Bhutan's balancing act
By initiating democracy and increasing connectivity, change has washed over the Rooftop of the World. Amidst all the new challenges and temptations of the modern world, the sacred old traditions of Tsechu only become more precious.
By Ron Gluckman /in Bhutan
EVEN IN A LAND AS RICH in pageantry as Bhutan—a deeply traditional Himalayan country where daily life often resembles a costume drama—nothing compares to the kinetic excitement of Tsechu festivals.
Bhutanese arrive to Tsechu gatherings in their greatest finery, often saving all year for outfits. Many girls collectively purchase a gown, taking turns at the days-long celebrations of storytelling and dance.
In Paro, home to one of the country's largest Tsechu festivals, I join thousands to watch a massive Tibetan thangka scroll unveiled before the Bhutanese king and queen.
Tsechu festivals recount a legendary confrontation that supposedly occurred 1,200 years ago. More accurately, however, the story is timeless. Any Bhutanese can describe its events as if they happened yesterday.
One day, a Tibetan guru assisted an ailing local king by luring a demon from a cave. When the demon emerged as a lion, the guru took the form of a garuda (a mystic bird) and vanquished the beast. The legend is re-enacted through elaborate dances and by figures in garish masks.
Tsechu is celebrated at various times in different locations around the country, but always around the tenth day of months in the Tibetan calendar; Tsechu means "10th day." Festivities include lots of spirited music and dance, and food stalls and games make it resemble a country fair.
But you also see monks in Tibetan masks and processions of the oracles. This is a major Buddhist festival, with rituals and solemn prayers inside the temples for 10 solid days.
In recent years, Tsechu's ethereal dancers and demons have faced competition from more earthly excitements. Bhutan first awoke to the outside world four decades ago when foreigners were invited to the coronation of King Jigme Singye Wangchuck.
Modernization accelerated after the king's 2006 decision to initiate democracy and abdicate in favor of his modernization-minded son. The Internet, television and mobile phones quickly gained traction.
Political change has moved just as swiftly. In July, voters in Bhutan's second-ever general election swept the opposition party into power. Critical sway came from Bhutan's pre-eminent economic partner, India, which had cut fuel subsidies to Bhutan following reports that leaders were cozying up to China. The opposition pledged a return to close relations with India.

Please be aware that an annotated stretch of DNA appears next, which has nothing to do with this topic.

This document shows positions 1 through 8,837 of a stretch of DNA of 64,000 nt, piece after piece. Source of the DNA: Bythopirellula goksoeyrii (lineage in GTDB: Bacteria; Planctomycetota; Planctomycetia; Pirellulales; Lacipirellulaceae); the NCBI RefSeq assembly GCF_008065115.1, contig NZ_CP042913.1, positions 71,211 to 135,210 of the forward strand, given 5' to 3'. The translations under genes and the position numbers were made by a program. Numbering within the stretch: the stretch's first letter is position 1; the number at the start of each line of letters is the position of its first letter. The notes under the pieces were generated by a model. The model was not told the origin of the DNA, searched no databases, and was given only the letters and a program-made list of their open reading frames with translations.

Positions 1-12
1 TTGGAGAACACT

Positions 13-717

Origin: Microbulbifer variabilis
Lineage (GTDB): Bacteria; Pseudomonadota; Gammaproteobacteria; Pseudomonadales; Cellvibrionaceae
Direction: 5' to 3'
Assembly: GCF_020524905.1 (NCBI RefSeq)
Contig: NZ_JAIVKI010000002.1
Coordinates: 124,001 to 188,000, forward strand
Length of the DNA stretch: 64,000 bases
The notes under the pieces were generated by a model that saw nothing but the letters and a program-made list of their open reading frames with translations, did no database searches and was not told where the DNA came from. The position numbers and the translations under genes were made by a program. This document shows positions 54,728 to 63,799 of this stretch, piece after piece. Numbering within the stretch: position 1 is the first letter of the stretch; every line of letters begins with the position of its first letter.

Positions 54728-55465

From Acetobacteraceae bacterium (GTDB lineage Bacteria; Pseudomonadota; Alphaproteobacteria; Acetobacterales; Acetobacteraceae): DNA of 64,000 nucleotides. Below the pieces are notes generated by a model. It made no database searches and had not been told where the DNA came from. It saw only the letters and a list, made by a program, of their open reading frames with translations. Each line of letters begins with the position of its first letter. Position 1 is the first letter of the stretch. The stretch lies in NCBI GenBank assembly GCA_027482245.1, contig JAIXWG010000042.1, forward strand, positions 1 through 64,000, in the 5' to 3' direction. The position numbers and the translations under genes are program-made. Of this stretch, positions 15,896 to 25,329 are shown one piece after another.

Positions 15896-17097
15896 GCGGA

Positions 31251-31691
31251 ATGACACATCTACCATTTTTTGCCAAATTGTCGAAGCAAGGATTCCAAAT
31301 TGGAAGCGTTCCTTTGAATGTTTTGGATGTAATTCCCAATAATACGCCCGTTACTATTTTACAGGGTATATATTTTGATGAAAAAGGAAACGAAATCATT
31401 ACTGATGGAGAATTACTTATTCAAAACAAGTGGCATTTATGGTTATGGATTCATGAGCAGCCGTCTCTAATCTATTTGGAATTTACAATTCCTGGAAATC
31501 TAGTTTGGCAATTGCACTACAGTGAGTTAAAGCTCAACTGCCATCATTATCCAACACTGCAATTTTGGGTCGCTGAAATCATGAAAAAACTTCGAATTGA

Perhaps most surprising was the election's turnout. Over 80% of eligible Bhutanese voted, suggesting that the population has embraced politics with the same passion as other modern trappings.
On a long drive from the remote Phobjika Valley to distant Bumthang, birthplace of this picturesque kingdom founded by Tibetan seers, my guide and driver talked for hours about the ins and outs of the new political process.
What astonished me was the sophistication of the debate. When I last visited in 2005, most talk centered on deities—saints riding on eagles, for instance, or gurus whose tantric powers and sexual prowess subdued dragons and demons.
Back then, nobody I spoke with wanted to abandon absolute monarchy for elections, including the leaders of political parties.
Bhutan is a different country today. Already the pressures of modernity have produced a property boom in the capital of Thimphu. Only recently a village among rice fields and forest, Bhutan's largest city is now a thumping hive of new construction.
Property values have exploded as officials fret about a bubble. New Prime Minister Tshering Tobgay says the economy and jobs will be his focus instead of Bhutan's traditional yardstick of performance, Gross National Happiness.
This upheaval makes festivals all the more important to maintaining unity. Even with options like television and the Internet, Bhutanese choose traditional attractions, says Lopen Gembo Dorje, secretary general of the national monastic body.
"If anything, in Bhutan, the importance of Tsechu just grows." In religious terms, Tsechu may not be Bhutan's most important celebrations, but they are the most widely attended.
However, even Tsechu moves to Bhutan's new groove. Tsechu performances now air on television, a medium that only launched in Bhutan 1999. "So many watch on TV, and we talk about the meaning and importance," says Mr. Gempo.
"You might assume that would decrease the audience, but every year, more come to Tsechu, even as many more watch on TV."
Such popularity demonstrates a lack of conflict between ancient gods and modernizing Bhutan, says Mr. Gembo. "Tsechu stays the same, even as Bhutan changes. Maybe some features change, and there are different dances, but the essence stays the same."
In a newly democratic Bhutan, happiness may be tested by the temptations and increasing influence of the outside world. But Teschu, Mr. Gembo says, "is timeless."
Ron Gluckman is an American journalist who has been living in and covering Asia for over two decades. Bhutan remains a country of particular personal appeal and pleasure. This story ran in the Wall Street Journal on August 12, 2013.
All pictures and text copyright by Ron Gluckman
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